We had no particular plans to stay at any of the huts, however, so after lunch we prised ourselves out of the warmth and moved on.
The scenery went up a notch. Sadly, as the afternoon wore on, Geoff’s health and energy dropped down a notch. We eventually managed about 10 miles and were on track, but his nasty virus was taking its toll.
We had a touch more climbing to do the next morning, before dropping lower again. The sun put in an appearance and the temperature warmed up.
Again, the shop at Syterstugan was officially closed by the time we got there. Luckily, the warden once again opened up for us. Still not a lot of stock, but we bought a couple of chocolate bars to supplement our rations. We had our fingers crossed that the hut we were due to pass on the next day, would have plenty of stock in, as we needed to buy enough food there for three days.
The Tarnasjon archipelago is lovely. A total of seven bridges (5 of them wooden suspension bridges) take you across the lake, from one little island to another.
Once again, we managed our planned 9 miles to a lovely spot beside the lake. Geoff was coping well, but still struggling through his snottiness. We had started musing about a rest day for him, but were already feeling the stress of having to keep moving to make sure we finished the trail on time, to pick up our return flights.
Being a touch concerned that we wouldn’t get to the next hut before the shop closed the next morning, we decided to get up at 5:30am and be on our way bright and early. Sod’s Law then, said that this shop didn’t close in the middle of the day! We could have had a sleep in!
We bought what supplies we could, for the next three days. Biscuits, chocolate, Ryvita, squeezy cheese, noodles, porridge…… The shelves were definitely better stocked than the previous two huts, but tortillas would have been better than Ryvita and there was no sugar, honey or even jam to put in the porridge oats!
We continued on, once again climbing up to the fells.
We had another mile or so on a steady climb, before we pitched up for the night. Another 10 mile day, and Geoff thinks he’s feeling a bit better and a bit less snotty, although he did now seem to be starting with a tickly cough.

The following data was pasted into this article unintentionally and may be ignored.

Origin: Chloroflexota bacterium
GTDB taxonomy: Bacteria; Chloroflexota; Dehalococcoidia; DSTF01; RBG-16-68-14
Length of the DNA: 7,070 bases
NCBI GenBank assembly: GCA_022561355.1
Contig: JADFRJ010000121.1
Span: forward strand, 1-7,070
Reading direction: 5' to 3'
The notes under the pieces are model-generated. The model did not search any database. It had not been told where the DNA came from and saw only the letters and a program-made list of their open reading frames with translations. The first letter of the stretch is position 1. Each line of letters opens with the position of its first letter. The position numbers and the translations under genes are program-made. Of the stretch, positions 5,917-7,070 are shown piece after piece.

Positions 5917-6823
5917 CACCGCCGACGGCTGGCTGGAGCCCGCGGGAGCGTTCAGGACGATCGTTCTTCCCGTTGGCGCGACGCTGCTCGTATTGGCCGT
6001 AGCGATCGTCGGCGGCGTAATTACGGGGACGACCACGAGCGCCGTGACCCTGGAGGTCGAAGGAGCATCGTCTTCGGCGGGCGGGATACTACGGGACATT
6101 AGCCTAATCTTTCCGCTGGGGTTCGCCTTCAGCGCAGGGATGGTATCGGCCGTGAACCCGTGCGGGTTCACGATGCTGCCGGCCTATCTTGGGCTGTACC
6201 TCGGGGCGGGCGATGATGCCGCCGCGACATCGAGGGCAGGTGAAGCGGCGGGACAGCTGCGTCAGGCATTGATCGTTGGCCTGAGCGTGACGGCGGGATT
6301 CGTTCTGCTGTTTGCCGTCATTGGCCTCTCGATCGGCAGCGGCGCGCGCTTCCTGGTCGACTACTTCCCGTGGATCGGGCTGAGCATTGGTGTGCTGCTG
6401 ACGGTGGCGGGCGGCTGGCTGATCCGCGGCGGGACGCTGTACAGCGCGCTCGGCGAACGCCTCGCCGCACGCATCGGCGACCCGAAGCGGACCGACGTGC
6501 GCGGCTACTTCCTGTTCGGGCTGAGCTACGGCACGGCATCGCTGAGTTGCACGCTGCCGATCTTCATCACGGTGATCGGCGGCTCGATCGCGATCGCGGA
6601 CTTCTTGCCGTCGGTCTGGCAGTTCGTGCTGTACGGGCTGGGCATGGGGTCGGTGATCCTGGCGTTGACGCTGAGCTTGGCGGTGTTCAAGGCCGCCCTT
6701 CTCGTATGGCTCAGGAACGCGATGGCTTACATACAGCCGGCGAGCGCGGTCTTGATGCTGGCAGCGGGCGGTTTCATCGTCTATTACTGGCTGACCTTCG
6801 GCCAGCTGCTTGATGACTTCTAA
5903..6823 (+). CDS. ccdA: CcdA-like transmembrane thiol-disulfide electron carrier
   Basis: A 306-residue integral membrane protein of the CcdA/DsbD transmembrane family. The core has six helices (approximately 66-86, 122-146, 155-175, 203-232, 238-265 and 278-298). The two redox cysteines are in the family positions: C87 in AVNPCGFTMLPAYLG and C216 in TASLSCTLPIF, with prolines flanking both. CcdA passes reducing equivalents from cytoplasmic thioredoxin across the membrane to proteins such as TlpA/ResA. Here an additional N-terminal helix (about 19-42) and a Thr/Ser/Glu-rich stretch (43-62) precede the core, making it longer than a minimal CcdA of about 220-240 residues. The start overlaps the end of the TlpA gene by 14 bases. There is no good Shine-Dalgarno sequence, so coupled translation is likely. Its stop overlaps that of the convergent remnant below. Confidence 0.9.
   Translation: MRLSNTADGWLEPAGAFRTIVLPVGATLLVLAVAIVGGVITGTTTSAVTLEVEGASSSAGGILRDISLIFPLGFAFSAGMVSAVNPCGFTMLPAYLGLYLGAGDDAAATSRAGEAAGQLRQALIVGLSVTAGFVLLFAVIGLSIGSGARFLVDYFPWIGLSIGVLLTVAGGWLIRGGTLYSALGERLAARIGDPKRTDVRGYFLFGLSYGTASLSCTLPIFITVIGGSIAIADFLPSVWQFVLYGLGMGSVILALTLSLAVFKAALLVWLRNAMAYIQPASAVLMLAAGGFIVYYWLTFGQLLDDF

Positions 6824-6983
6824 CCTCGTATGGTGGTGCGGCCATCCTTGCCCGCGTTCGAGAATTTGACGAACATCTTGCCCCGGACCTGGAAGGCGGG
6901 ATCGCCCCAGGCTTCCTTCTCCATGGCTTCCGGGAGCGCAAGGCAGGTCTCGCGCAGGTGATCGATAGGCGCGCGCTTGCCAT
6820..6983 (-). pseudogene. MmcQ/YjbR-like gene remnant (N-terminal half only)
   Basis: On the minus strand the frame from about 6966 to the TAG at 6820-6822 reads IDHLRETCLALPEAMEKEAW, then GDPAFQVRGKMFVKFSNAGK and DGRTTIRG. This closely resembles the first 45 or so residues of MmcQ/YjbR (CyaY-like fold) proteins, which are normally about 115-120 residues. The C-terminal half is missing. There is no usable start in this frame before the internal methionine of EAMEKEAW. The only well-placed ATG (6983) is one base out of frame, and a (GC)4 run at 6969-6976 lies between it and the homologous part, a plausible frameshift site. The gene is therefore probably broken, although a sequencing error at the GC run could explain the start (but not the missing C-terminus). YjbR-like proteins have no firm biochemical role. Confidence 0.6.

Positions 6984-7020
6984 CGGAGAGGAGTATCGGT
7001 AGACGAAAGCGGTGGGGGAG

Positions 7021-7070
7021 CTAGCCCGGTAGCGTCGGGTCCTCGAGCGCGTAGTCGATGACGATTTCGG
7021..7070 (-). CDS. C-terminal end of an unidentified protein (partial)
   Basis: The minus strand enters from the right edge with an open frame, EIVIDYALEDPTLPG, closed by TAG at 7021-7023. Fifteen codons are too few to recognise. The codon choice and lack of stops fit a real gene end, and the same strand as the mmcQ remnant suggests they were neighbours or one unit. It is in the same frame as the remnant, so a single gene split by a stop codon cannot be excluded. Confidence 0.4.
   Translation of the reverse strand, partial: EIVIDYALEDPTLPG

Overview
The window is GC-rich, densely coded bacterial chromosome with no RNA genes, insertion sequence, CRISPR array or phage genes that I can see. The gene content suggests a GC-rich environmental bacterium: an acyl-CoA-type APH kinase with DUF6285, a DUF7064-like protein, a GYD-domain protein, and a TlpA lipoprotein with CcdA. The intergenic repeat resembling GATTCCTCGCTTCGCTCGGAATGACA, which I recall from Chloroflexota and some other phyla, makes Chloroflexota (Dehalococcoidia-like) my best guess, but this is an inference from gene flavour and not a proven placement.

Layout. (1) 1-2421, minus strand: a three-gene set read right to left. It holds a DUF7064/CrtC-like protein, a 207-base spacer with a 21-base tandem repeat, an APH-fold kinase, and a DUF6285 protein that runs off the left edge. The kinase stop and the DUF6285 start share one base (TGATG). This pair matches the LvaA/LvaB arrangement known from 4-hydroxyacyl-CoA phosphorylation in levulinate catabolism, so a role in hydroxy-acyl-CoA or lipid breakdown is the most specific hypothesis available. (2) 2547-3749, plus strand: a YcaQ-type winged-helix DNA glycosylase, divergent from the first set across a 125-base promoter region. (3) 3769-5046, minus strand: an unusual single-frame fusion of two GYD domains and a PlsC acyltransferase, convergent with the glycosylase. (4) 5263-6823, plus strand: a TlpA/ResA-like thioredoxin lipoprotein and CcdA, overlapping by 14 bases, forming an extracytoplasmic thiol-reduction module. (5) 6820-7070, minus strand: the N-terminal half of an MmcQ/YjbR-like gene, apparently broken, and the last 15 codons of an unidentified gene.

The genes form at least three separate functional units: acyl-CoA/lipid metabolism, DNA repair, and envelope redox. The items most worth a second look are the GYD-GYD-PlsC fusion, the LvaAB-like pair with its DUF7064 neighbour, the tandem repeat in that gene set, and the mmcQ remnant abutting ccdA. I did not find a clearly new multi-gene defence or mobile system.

The thing that was really surprising me over these first few days, was how different this trip was feeling compared to others we’ve done. All our previous trips together have been no longer than 9 days, and as such you’re always aware of the end of the trip even as you set off. This time though, this wasn’t the case. For example, I would find my mind drifting off to plans for the third and fourth weeks, only to find that my brain couldn’t actually quite cope with that. Now we were on the trail, that was all too far in advance for me to contemplate. I was finding it quite hard work at first to force myself to concentrate on one day at a time.
The next morning the weather had changed. Rain and murk were the order of the day.
We already knew that the weather forecast for the next few days was a bit dire, and when we called in at the Servestugan hut for some extra snacks (virtually empty shelves again), the warden was busy telling everyone how awful it would be high on the fell. This didn’t actually bother us, but when we got to a path junction a mile or two later, we had a brief discussion. The route over the top was 25km, but there was also an alternative route to Ammarnas down the valley, which was 20km. We opted for the shorter route in the end, wondering if we might even make it into town that afternoon, instead of taking two days over the tops, as we’d planned. This would give us the chance to have a rest day for Geoff.
No such luck. The lower route was overgrown, tree roots, hidden boulders, greasy wooden planks – extremely slow going. We realised very quickly that continuing over the high fells would have been infinitely better!